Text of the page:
A man has revealed the “irreparable” historic impact of a woman’s act to procure him into prostitution, with a court being told the vile decision “in effect, created his identity” and led to his drug use and trauma.
Karla Rose Heath avoided a jail term following her sentencing at Brisbane Supreme Court on Monday on charges of supplying a dangerous drug to a minor and procuring the engagement of a young person in prostitution, which occurred more than 20 years ago.
Heath, now 48, shielded her face with a scarf and a large hat as she walked from court with a suspended jail term.
She was supported by her legal counsel outside the Supreme Court as she avoided the cameras.
The devastating impact of Heath’s actions were revealed as Supreme Court Justice Frances Williams read from the complainant’s victim impact statement.
The court was told the man, who was only a teenager at the time, had worked as a prostitute since Heath’s offending between 2000 and 2001.
The statement detailed how her actions also triggered his drug use.
“(He says) it, in effect, created his identity,” Justice Williams said.
She detailed how the man had been diagnosed with complex post-traumatic stress disorder and the resulting trauma had an “irreparable” impact on his life.
“His statement is articulate and measured, showing considerable insight into the impacts of the offending,” Justice Williams said.
The court was told Heath and the man had a “close friendship” at the time of the offences and he looked up to her.
Justice Williams said Heath was involved in prostitution and was “responsible” for that same man – then aged between 14 and 15 – becoming involved.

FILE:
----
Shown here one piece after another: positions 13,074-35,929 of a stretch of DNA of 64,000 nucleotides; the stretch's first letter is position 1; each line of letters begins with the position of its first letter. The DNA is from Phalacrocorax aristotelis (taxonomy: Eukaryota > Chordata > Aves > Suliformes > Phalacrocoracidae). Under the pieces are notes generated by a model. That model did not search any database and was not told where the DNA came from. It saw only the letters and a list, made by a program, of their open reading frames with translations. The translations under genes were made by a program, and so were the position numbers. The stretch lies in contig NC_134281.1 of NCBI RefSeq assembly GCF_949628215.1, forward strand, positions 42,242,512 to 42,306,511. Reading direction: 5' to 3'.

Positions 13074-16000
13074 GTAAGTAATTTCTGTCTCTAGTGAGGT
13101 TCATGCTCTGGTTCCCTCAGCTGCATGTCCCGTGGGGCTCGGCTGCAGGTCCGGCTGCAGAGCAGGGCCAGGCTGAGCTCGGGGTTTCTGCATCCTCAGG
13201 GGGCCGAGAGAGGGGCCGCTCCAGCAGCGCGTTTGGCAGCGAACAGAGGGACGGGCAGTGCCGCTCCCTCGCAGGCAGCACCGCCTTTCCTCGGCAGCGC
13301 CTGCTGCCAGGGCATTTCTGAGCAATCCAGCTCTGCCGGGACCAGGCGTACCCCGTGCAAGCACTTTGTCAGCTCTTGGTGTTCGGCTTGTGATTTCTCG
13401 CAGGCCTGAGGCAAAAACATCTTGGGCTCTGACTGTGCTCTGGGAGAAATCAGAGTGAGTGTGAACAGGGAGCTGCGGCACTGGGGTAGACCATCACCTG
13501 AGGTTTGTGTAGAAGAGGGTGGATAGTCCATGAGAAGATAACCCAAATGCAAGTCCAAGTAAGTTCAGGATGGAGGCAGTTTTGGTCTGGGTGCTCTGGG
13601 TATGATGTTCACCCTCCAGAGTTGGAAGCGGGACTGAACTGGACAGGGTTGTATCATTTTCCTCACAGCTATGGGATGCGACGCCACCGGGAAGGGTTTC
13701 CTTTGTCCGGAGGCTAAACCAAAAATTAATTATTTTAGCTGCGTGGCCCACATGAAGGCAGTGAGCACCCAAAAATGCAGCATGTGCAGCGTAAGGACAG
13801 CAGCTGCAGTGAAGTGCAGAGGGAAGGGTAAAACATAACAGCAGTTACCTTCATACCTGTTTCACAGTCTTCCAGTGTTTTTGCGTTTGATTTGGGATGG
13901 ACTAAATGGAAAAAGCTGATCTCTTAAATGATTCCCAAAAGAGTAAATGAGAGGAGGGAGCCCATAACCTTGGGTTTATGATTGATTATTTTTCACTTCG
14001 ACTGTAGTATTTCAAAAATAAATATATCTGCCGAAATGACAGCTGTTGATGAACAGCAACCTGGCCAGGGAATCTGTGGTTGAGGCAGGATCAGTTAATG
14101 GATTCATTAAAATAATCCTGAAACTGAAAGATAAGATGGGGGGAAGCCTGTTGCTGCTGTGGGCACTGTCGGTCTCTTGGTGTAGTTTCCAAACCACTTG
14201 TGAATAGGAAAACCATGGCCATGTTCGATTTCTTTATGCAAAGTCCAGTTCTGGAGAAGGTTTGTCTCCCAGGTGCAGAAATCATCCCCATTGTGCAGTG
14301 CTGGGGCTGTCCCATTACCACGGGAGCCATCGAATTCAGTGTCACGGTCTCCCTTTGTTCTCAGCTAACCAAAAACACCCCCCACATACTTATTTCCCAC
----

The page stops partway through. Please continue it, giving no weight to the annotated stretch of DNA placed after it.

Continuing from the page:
One occasion involved Heath taking the child to a hotel where she said he could “make money there since it was a gay club”.
“You discussed how to do this and you told the complainant he could charge $100 for oral sex,” Justice Williams said.
“The complainant felt obliged to do this to obtain money.”
Reading from an agreed statement of facts, Justice Williams said the complainant performed oral sex on a man and met Heath afterwards, handing her the money.
On another occasion, Heath arranged for them to have sex with an unknown man for money.
It ended in Heath having sex with the man in front of the child.
The third occasion involved Heath telling the child to go to a park and see if “there was anyone around … to have sex with”.
“No transactions eventuated on that occasion,” Justice Williams said.
The court was told Heath’s offending involved a “breach of trust” against the man, who was some 10 years younger than her at the time.
Justice Williams noted Heath was caught on a covert recording in 2021 – recorded by the man – acknowledging the prostitution and expressing remorse for exposing him to the acts.
She also admitted to lying about their whereabouts and activities to his mother and introducing him to “street drugs”.
“You stated you (Heath) were a drug addict at the time and you were motivated to obtain drugs, and money to purchase drugs,” she said.
Heath had pleaded guilty to the charge at an earlier court appearance.
She also pleaded guilty to supplying the same child with an unknown schedule one drug around the same time.
Justice Williams ultimately imposed a six-month jail term for the offences, suspending it for six months. Convictions were recorded.
She took into account Heath’s remorse and her abstinence from drug use since her mid-20s.
The court was told Heath had obtained a research scholarship and completed a Masters of Criminology through a Queensland university.
Her counsel had submitted Heath had been gainfully employed for 20 years, including in governmental health roles.